“Who opened the show?”
“What’s the performer’s name up first in the lineup?”
“What’s the name of the person up second in the lineup.”
“I’m not asking you about second.”
“Who’s on first.”
“I don’t know!”
“She’s the third act!”
You didn’t need to be a fan of Abbott & Costello, or even know of the legendary comedy team, to laugh at this rekindling of this classic routine. DeBris (known around VegasVille as the comic actress Annette Houlihan Verdolino) and Porkpie (the self-appointed Mayor of Burlesque, who never terms out) kept the action moving during Saturday night’s Miss Exotic World competition at Orleans Showroom.
The event is the annual highlight of the four-day Burlesque Hall of Fame Weekender at the Orleans. The four-hour Miss Exotic contest and production was further distinguished by a performance by Melody Sweets of “Absinthe,” who stripped and sang the Dean Martin number “The Silencers” from the 1966 film of the same name.
Sweets was backed by a lineup of friends and fellow Burlesque performers Bettina May, Kitten LaRue, Elektra Cute and Miss Miranda. Their performance was spot-on, as captivating as their various stage names. A stream of flowers was pulled from the gun’s muzzle to cap the number, a peaceful message that brought huge response from the sold-out crowd.
“I wanted to ride a really large gun,” Sweets said afterward, and she’ll have many more opportunities as she now owns that oversized prop.
Topping the event as this year’s Miss Exotic World was New York City-based artist Medianoche, previously a first runner-up in the competition and an international performer. Her nickname, Sin in an Hourglass, is well deserved, even as she packed all her sin into a striptease of four minutes on Saturday.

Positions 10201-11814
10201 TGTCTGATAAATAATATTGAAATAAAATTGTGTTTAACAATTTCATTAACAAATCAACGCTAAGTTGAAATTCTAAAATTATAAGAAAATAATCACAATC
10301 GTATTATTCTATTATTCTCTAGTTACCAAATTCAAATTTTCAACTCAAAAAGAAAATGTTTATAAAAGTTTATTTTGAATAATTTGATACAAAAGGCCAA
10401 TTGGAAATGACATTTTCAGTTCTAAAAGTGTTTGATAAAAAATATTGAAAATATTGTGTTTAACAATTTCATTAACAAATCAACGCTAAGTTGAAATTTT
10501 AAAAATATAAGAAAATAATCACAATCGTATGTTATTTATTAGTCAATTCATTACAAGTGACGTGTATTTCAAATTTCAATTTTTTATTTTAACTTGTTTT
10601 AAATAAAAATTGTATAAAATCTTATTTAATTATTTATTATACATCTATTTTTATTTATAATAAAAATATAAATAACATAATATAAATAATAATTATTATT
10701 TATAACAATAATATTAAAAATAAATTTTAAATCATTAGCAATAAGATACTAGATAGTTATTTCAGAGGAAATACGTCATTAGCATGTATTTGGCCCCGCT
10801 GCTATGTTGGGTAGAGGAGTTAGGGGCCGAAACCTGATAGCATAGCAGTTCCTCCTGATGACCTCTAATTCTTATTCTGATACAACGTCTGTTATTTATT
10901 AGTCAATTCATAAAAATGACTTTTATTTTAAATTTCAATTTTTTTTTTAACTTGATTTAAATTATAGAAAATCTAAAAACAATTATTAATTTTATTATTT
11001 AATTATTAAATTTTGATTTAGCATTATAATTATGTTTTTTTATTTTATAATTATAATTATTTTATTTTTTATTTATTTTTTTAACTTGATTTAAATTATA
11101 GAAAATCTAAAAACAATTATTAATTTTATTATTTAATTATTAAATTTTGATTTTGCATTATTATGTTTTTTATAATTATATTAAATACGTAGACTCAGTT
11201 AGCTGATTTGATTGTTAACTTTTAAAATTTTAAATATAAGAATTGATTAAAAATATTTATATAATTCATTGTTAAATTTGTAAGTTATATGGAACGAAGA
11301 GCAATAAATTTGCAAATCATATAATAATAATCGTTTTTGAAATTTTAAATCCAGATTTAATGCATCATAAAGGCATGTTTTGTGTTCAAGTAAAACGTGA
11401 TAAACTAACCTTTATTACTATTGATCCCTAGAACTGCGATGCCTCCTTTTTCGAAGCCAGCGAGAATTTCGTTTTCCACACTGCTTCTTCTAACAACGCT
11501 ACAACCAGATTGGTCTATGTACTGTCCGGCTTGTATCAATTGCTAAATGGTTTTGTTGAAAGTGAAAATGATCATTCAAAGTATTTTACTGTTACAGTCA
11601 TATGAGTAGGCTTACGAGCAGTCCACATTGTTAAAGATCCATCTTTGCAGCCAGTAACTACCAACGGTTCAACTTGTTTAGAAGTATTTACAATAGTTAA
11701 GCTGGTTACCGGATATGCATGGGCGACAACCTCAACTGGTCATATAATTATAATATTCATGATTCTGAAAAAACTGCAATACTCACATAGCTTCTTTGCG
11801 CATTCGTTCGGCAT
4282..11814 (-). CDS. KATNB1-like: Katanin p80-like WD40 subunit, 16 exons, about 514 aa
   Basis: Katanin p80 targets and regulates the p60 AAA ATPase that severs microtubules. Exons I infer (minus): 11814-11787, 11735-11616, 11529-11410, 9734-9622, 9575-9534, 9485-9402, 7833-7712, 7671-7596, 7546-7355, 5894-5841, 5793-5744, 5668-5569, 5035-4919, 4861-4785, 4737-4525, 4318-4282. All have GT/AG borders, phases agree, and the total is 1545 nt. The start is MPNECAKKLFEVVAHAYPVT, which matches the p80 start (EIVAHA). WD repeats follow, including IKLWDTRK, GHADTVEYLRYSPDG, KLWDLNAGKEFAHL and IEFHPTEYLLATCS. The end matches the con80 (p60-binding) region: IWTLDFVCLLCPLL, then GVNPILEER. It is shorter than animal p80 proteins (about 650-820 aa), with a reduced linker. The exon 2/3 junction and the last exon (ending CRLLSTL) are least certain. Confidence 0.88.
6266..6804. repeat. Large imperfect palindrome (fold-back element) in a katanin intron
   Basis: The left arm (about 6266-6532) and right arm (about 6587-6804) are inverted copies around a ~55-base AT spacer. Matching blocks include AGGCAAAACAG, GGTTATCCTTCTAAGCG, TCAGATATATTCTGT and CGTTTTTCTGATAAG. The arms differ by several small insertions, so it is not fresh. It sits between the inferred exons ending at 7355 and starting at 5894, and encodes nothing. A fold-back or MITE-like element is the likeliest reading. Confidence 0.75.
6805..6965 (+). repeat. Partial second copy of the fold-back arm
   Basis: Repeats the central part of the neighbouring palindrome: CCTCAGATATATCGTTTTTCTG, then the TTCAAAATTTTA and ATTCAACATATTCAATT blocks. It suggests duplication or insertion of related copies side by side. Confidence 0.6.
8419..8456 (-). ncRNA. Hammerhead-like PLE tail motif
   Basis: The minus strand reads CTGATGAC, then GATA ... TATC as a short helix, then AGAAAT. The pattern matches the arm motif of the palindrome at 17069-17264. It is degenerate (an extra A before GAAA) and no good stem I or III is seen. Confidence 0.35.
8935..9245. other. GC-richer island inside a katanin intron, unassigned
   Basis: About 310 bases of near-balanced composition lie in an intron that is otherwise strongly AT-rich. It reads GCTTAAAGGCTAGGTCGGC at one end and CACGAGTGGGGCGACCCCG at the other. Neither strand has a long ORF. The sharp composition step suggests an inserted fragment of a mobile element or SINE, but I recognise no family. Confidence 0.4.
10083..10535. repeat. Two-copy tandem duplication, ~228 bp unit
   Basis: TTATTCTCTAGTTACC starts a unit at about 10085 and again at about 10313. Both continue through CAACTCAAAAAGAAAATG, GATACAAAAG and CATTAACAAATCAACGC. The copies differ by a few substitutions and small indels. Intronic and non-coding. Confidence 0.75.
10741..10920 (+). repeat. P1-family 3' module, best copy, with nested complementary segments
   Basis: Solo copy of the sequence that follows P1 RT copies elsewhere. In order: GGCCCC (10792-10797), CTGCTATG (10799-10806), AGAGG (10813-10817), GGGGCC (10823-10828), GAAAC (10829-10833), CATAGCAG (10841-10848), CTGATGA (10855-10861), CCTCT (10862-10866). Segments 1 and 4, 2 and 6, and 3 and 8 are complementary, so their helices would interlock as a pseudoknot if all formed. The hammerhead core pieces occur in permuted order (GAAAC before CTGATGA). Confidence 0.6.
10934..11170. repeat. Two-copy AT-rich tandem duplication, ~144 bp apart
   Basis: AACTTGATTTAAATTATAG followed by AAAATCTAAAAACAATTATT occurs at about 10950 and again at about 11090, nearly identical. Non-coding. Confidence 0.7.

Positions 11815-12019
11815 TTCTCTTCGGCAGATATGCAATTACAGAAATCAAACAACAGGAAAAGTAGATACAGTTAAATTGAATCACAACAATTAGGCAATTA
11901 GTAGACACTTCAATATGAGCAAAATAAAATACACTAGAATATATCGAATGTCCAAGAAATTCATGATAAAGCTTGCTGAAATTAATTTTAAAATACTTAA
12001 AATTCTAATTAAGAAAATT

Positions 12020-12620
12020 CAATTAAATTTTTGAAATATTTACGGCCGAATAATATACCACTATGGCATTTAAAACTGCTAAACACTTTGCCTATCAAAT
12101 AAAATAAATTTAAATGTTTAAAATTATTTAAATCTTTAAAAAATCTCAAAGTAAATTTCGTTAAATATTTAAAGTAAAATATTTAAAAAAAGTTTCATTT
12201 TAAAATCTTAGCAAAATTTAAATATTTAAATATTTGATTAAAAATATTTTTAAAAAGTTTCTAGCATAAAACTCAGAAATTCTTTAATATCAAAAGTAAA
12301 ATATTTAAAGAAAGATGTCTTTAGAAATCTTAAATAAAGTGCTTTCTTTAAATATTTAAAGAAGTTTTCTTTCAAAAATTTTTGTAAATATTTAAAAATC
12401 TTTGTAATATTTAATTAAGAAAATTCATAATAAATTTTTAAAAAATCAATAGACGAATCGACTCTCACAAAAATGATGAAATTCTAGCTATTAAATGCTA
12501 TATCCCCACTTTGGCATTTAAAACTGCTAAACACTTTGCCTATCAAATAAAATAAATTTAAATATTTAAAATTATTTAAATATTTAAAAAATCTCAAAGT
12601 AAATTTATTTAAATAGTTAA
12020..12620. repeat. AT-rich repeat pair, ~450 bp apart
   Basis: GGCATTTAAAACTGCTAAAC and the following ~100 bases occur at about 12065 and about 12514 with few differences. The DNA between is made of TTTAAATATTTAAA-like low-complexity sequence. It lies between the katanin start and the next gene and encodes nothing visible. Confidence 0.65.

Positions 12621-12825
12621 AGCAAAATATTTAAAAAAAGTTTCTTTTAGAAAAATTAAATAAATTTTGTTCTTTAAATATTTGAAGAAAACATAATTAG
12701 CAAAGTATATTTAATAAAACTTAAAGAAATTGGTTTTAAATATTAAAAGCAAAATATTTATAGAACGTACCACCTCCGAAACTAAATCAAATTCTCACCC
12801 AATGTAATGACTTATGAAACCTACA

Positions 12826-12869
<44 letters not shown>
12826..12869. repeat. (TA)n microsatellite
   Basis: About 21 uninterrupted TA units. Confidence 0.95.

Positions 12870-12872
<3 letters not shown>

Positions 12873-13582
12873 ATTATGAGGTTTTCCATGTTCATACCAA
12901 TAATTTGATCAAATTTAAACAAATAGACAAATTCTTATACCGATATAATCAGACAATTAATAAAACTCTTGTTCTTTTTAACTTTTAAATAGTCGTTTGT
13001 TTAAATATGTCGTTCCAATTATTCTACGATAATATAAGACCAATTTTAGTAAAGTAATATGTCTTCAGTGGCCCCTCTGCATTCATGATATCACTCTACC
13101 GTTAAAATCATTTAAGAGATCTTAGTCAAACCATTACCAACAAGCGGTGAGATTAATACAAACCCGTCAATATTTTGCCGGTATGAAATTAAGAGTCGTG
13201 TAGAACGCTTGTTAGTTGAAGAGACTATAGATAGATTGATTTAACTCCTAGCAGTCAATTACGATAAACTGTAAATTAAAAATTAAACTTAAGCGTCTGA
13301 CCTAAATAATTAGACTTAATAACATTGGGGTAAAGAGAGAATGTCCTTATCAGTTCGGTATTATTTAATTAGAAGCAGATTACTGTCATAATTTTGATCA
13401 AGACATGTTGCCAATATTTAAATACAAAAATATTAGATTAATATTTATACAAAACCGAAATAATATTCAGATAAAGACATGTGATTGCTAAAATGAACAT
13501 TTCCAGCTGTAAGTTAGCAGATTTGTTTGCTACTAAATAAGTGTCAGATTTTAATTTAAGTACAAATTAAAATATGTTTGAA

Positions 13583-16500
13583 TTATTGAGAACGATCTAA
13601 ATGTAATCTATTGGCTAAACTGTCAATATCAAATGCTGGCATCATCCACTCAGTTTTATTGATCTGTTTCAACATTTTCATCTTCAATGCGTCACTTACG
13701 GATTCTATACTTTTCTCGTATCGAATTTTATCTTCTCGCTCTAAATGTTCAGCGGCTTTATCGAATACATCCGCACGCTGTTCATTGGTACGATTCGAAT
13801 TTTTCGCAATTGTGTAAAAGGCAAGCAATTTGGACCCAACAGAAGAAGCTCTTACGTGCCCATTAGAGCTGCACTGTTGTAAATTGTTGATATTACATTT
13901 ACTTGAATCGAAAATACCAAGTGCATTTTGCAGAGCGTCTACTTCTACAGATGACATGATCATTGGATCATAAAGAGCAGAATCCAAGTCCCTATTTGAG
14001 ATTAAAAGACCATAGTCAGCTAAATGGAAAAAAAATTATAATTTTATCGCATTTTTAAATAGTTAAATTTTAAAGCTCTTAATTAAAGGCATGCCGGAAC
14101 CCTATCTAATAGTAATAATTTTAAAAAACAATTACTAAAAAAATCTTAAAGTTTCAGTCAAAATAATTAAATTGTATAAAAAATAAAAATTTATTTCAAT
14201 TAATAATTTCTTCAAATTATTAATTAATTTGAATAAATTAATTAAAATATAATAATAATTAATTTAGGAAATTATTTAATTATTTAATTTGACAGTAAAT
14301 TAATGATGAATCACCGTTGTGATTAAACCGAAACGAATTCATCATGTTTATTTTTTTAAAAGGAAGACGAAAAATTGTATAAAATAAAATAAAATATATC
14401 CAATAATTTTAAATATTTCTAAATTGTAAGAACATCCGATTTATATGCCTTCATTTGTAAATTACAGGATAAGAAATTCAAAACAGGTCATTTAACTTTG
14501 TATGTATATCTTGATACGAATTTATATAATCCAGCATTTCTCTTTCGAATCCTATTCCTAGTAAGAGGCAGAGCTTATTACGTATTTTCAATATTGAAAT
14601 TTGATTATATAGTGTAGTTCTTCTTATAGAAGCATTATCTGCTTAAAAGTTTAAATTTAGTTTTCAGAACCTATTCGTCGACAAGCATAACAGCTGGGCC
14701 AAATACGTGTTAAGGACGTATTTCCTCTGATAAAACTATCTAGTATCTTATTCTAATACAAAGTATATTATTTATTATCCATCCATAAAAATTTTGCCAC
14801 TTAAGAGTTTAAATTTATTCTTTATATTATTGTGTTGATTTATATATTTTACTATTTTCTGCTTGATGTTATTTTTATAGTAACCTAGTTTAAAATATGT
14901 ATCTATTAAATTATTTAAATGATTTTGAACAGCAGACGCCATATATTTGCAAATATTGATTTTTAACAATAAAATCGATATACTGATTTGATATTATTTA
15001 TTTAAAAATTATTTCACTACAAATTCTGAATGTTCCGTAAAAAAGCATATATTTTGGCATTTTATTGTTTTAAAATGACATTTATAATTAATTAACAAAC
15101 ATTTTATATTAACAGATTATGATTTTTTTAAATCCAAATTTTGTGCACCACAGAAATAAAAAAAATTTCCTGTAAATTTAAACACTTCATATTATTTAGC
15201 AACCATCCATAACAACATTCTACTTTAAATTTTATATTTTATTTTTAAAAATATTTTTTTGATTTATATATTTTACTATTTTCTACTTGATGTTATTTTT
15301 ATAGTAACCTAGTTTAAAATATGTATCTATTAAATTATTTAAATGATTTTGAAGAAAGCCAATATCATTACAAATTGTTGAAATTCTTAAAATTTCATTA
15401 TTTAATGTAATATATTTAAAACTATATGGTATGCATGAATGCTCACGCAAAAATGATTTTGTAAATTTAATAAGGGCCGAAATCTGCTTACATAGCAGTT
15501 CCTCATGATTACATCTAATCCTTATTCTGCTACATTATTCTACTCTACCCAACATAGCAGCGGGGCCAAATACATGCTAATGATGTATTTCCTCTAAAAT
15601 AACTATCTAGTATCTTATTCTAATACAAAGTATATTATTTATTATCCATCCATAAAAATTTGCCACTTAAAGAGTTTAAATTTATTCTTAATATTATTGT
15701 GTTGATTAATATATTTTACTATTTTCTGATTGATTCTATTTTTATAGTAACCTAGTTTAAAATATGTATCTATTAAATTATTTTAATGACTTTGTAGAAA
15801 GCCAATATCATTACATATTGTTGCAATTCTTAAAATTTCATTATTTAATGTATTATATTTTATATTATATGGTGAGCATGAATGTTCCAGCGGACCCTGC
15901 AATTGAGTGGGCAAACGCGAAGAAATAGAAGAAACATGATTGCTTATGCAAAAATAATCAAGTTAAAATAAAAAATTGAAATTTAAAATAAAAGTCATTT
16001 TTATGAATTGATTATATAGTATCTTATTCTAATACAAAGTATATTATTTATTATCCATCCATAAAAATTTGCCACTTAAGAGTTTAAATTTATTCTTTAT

The entire Weekender event was to help sustain the Burlesque Hall of Fame, which is headquartered in Las Vegas and is nearly finished construction of its new space at 1027 S. Main Street at Arts Square in the Arts District. BHOF Executive Direct says the museum could be open as early as June 15, likely no later than July.
That project, and the continuing popularity of the annual festival at Orleans, is realizing the dream of the late Burlesque legend Dixie Evans. She moved her collection from the onetime goat farm near Helendale, Calif., to Las Vegas a decade ago, with a vision that this city would be the country’s burlesque capital. When the new space opens, someone out there can offer a one-gun salute.